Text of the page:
I’ve been blasting it all over social media. While I’m trying to keep my expectations in check, I’m really looking forward to Microsoft’s announcements tomorrow, where the company is expected to take the wraps off of a new Surface Pro, and where we fans of Windows powered phones will finally get some new flagship devices.
Specs have already leaked for the forthcoming Lumia 950 and 950XL, and from a hardware perspective they look like they’ll be competitive handsets with some novel new tech features.
Most interesting to me, will be how this Lumia team has refined the camera experience. It was the old Nokia devices group that ushered in an era of crazy high quality optics and larger sensors on our phones. Nokia was years ahead of the curve there, but manufacturers like LG and Samsung have largely caught up to older devices like the Lumia 1520 and 930 (which I’ve brought along to help cover this event).
For my money, the camera battle between the Lumia 950 and the LG V10 is shaping up to be the most brutal as LG is working on improving their audio, and providing manual controls for shooting video, both areas where older Windows Phones still compete really well.
I’m also very curious to see how Microsoft will address mobile security. More Android devices are following behind the iPhone in offering up a smooth fingerprint scanning solution for unlocking phones and initiating mobile payments. The rumors on the 950 don’t show a fingerprint scanner on board, but instead the Lumia will be offering up an iris scanner. While other phones have flirted with using the front camera to unlock a device based on your face, we haven’t yet heard of anything as sophisticated as examining the iris of your eye. Whether this will be used solely for unlocking the device, or if we’ll see it utilized for some form of mobile payments will be closely examined.
And of course, I’m always going to be interested in seeing what Microsoft does with the Surface. As this division has become a billion dollar brand all by itself, the Pro 3 was a very well received product. Will the Pro 4 be a spec bump and minor refinement, or does Microsoft have something craftier up their sleeves?
I’ve only been on the ground here in NYC for about an hour, and we’ll be getting the official answer to all of those questions tomorrow morning! Now I’ve got to hunt down a good slice of pizza!
After reviewing the LaVie Z laptop, my biggest complaint was how used to a touchscreen I’ve become on Windows laptops and convertibles. Thankfully there is a touchscreen version, and today we’re going to take a look at Lenovo’s LaVie Z 360!
It’s insane how light this laptop is. Lenovo and NEC partnered to build a notebook PC with one goal in mind: The World’s Lightest Laptop. No performance compromises as the LaVie Z is packing a Core i7 processor, but did they have to skimp elsewhere? Let’s take a look!
As Lenovo continues their lead as the number one PC manufacturer, the company took the wraps off of two new lines of laptops available next month.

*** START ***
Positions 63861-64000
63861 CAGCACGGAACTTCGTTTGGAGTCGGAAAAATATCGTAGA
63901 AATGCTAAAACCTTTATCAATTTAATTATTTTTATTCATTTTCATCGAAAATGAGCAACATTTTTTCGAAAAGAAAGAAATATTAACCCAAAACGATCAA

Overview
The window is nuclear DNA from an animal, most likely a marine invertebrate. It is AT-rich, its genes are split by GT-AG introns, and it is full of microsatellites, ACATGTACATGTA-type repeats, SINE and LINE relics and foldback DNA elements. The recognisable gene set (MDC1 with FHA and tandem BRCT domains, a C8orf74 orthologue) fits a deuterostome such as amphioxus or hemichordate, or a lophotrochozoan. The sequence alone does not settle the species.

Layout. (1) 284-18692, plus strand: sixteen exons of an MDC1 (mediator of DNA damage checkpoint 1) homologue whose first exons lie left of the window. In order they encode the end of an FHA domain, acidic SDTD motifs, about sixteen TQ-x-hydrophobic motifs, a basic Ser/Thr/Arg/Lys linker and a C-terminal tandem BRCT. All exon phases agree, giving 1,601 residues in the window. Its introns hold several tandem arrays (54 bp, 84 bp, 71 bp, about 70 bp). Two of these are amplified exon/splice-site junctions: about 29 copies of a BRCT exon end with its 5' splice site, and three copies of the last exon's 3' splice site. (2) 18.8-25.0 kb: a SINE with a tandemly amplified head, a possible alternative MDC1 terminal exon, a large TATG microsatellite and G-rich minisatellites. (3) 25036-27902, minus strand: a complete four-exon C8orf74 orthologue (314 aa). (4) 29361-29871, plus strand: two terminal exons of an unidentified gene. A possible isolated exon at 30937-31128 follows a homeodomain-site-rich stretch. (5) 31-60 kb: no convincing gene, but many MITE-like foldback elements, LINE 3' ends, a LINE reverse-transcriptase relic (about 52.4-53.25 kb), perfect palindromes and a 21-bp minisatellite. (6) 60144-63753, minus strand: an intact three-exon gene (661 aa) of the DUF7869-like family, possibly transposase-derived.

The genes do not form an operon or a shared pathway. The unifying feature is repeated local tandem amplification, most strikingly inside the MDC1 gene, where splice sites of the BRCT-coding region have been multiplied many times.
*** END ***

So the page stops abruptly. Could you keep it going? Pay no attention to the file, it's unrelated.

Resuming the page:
Billed as the “Ultimate multimedia workstation for music and movie lovers”, these new Z laptops are focused on home entertainment. Full HD displays will be powered by Intel processors (up to a Core i7) and there will be options for discreet AMD graphics. Dolby is on tap for their surround sound technology, and the Z51 will also come with Intel’s RealSense 3D front facing camera. The RealSense camera can be used for gaming, capturing 3D photos, or scanning objects for 3D printing.
The 14″ Z41 and 15″ Z51 will start at $499. A Z51 with 3D camera and 8GB of RAM will sell for $599
Lenovo Ideapad 100
Getting down to basics, this new Ideapad is focused on delivering a streamlined experience at a low price.
In 14 and 15 inch flavors, Ideapad 100 borrows from recent tablet success using an Intel BayTrail low power processor, and can be configured with up to 500GB of storage. The slim notebook will start at $249 when it’s released later next month.
Lenovo is building out a line of small form factor PC’s under the “THINK” branding. The hardware certainly has a business-grade focus, and can be paired with an excellent monitor dock. Is the M83 a good fit for personal use too? Let’s take a look!
SuperFish has been an ugly security black mark for Lenovo. It’s often been a criticism in my reviews of their gear that they include too much “value added” software (bloat), and removing a lot of it will noticeably improve system performance.
SuperFish however was a piece of adware. If a Lenovo owner opted into the “service”, SuperFish would analyze images and searches to insert ads for similar products and to do cost comparisons. While that doesn’t sound terrible, behind the scenes SuperFish would install its own security certificates which allowed the service to intercept encrypted traffic.
It’s doubtful that Lenovo or SuperFish seriously wanted to peek in on your private and secured data, but such a gaping hole could easily have been exploited by another attacker.
Lenovo detailed that this adware package was only installed on consumer systems, not on Thinkpads and business systems. Today they’ve published details on removing the service, and they’ve released an app to aid in the removal.